IU hangs on to beat Ohio State, 69-66

James Blackmon Jr. scored 16 of his game-high 18 points in the second half and Indiana hung out at the free throw line to beat Ohio State 69-66 at Assembly Hall.

James Blackmon Jr.’s Big Ten struggles continued Saturday afternoon when he was limited to just two points in the first half against Ohio State.

But it was the fact that Blackmon was able to erupt in the second half that was a big reason why Indiana bounced back from a loss to Michigan State earlier in the week.

Blackmon Jr. scored 16 of his game-high 18 points in the second half and Indiana made its final nine free throw attempts in a 69-66 victory over No. 22 Ohio State Saturday in IU’s Big Ten home opener at Assembly Hall.

In the last four years, Indiana is now 14-3 against ranked teams in Assembly Hall.

Indiana (12-4, 2-1) built up a 10-point lead at 61-51 with 3:32 to play on a drive and free throw by Blackmon Jr. Blackmon flexed his muscles after the basket went in and it looked like IU was on its way to the win.

But Ohio State (13-4, 2-2) kept fighting back. In fact, with 32.1 seconds to play Sam Thompson rebounded a missed shot and scored and was fouled by Hanner Mosquera-Perea to cut the IU lead to one at 65-64. But Thompson missed the free throw to tie.

Yogi Ferrell then hit two free throws with 21.9 seconds to play and two more with 5.9 seconds remaining. The second pair put the Hoosiers on top 69-66.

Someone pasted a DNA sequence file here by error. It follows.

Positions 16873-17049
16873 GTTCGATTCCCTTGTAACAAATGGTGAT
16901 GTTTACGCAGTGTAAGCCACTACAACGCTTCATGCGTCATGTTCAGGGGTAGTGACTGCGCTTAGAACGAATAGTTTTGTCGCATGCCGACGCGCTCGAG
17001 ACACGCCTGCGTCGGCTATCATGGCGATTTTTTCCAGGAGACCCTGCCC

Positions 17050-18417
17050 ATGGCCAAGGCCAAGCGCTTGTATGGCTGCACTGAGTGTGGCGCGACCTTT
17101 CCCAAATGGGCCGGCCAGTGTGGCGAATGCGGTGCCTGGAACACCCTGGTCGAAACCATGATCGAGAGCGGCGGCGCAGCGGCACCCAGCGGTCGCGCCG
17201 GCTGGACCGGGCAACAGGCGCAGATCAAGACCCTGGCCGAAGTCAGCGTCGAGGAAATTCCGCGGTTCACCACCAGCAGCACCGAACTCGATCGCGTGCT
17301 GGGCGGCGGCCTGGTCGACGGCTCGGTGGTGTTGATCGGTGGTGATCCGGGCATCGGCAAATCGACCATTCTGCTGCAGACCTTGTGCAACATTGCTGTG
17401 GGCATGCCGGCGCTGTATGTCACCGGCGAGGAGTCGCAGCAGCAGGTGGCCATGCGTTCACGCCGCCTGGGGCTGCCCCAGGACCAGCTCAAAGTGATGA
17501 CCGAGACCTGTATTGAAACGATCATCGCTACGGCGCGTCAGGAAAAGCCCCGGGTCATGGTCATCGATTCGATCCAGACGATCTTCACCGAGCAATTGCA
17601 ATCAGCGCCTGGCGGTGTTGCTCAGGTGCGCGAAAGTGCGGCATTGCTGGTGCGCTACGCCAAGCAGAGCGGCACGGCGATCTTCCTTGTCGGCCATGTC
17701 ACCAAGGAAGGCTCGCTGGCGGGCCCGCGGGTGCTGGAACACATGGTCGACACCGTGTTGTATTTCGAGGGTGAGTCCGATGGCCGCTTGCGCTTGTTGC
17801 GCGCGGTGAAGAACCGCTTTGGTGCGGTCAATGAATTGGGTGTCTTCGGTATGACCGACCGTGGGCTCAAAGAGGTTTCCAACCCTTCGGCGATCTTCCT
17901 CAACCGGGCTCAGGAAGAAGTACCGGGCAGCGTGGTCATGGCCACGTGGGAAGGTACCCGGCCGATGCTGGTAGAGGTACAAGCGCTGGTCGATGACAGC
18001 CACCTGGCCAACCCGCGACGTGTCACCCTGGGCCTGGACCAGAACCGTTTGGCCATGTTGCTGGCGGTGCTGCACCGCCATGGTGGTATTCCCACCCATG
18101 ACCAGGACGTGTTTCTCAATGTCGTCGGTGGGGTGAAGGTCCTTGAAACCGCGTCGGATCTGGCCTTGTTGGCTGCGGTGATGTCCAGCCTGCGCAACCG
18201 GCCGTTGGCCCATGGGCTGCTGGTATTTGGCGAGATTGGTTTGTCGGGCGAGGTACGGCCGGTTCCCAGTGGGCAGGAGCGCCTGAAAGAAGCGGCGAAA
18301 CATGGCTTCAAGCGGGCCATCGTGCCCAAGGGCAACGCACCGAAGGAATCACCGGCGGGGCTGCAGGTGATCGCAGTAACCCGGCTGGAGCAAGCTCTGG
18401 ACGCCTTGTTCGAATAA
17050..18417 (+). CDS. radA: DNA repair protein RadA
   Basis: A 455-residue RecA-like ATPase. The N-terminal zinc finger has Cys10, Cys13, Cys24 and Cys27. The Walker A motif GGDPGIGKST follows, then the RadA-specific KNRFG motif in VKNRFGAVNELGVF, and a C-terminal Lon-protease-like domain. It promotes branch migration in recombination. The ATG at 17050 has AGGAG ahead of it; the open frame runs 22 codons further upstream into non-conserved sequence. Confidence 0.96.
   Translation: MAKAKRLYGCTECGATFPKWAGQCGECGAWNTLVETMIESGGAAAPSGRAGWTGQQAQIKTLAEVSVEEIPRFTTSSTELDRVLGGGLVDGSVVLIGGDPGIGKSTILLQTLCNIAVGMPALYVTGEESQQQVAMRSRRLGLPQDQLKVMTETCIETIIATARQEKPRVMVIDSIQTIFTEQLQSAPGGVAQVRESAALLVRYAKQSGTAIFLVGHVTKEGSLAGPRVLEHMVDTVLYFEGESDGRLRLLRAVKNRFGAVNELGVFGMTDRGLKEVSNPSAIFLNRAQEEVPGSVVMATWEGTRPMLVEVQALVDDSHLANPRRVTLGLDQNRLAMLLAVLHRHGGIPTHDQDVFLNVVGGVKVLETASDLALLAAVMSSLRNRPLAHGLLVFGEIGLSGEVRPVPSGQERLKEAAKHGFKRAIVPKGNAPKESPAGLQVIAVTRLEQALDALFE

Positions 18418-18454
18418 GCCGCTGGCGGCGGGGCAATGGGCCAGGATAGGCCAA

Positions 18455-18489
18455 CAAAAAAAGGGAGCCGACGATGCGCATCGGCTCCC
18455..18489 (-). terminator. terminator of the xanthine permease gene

Ohio State, without a timeout, pushed the ball down court and D’Angelo Russell attempted a 3-pointer from the right wing nearly at the buzzer that caromed long and was rebounded by Collin Hartman.

At the final media timeout with 3:37 to play, IU was 12-of-19 from the free throw line. From that point on, the Hoosiers made their final nine free throws – five by Blackmon and four by Ferrell.

Troy Williams had 15 points and a career-high 12 rebounds for his second career double-double. The other one came last month when he had 22 points and 11 rebounds against Butler.

Indiana had a 48-39 edge on the boards, and limited Ohio State to 34 percent shooting from the field. Ohio State came into the game ranked No. 1 in the Big Ten shooting the ball at 52 percent.

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